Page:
Airbnb Cancels Some Japan Reservations, Offers Solution to Those Abandoned
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Earlier this week, Airbnb abruptly pulled 80% of its listings in Japan off its website. The country is about to implement a new homesharing law that requires government permission to list an apartment or room on a homesharing site. After the government said that it would be implementing the regulations sooner than expected, on June 15, Airbnb proactively took down listings that didn’t have proper documentation.
But this also left the many travelers in the wind. What would happen to those who’d booked an Airbnb that vanished?
Airbnb was silent for a few days but has now announced a program to support travelers who were affected by the new law.
Any reservation for stays beginning from June 15 through June 19 has been canceled, as required by Japanese Tourism Agency regulations. For reservations from June 20 onward, if a listing has not been licensed within 10 days of guest arrival, the reservation will be canceled. Airbnb is supporting hosts by offering them legal and monetary support to help speed up the permitting process, hopefully leading to less reservations being nixed.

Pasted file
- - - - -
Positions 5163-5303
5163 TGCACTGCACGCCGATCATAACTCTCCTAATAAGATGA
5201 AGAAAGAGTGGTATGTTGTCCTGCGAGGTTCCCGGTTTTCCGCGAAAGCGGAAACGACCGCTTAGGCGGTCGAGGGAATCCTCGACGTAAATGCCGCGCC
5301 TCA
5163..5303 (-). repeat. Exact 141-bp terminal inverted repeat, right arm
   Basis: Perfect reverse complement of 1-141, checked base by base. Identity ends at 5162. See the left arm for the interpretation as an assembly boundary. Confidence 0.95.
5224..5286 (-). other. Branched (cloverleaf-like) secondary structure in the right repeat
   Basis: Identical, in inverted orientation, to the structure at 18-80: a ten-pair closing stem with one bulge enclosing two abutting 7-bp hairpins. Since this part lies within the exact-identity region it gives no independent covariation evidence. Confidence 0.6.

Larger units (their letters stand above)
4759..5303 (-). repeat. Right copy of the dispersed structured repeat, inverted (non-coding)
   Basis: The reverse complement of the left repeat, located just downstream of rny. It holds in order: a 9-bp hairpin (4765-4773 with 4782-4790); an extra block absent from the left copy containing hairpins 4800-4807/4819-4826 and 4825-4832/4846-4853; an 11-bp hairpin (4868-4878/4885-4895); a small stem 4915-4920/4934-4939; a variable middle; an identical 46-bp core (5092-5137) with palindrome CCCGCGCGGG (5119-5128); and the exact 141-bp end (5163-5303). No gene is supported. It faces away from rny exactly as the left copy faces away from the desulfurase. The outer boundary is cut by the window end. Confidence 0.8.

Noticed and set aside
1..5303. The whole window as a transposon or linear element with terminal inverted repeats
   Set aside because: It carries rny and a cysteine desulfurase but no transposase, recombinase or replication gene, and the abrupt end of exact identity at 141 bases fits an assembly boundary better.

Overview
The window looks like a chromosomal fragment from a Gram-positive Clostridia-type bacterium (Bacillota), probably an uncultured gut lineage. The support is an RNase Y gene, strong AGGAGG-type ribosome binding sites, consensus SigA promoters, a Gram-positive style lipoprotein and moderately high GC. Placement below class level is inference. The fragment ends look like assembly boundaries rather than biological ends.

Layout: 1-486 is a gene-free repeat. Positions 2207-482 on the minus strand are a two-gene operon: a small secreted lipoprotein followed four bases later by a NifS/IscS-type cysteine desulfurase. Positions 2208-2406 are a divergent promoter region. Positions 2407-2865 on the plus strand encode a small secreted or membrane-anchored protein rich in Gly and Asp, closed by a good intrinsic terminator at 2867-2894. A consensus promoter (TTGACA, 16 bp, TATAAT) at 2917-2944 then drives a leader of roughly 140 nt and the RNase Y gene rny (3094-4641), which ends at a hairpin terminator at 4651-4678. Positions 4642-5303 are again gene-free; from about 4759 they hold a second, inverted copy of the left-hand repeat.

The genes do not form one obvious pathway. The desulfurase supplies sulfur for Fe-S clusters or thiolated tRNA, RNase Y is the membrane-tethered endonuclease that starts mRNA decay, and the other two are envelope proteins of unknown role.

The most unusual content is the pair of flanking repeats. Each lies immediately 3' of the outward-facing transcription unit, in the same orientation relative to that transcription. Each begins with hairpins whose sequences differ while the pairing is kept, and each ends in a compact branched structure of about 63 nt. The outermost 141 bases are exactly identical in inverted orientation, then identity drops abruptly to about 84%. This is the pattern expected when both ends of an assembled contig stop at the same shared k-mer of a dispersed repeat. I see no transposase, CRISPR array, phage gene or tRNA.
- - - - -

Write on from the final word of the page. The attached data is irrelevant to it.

Airbnb has crafted a Japan Travel Response Plan to aid affected travelers who might have been affected by the new law. The plan, which seems pretty generous, includes:
- A $10 million fund to cover “reasonable additional expenses” for guests who might have to secure new accommodations or shell out for flight change fees.
- For any reservation canceled after June 15 because the host lacked the proper license, Airbnb will provide a full refund and Airbnb credit worth at least 100% of the booking value to use for a future trip. Guests will also receive a $100 coupon for an Airbnb Experience. So if you spent $1,000 on an Airbnb, you’d get your money back plus a $1,000 Airbnb gift card.
- If travelers can’t find worthy replacement accommodations on Airbnb, the company will connect them with a Japanese travel agency to find a new place to stay.
Although it’s unlikely that credit card trip insurance could come into play here because travel arrangements that have been canceled or changed by a common carrier usually aren’t covered, it still may be worth contacting your bank’s trip insurance provider to see if they can provide any compensation. Other third party trip insurance could help, too, depending on the policy you chose.
Featured image courtesy of Airbnb.
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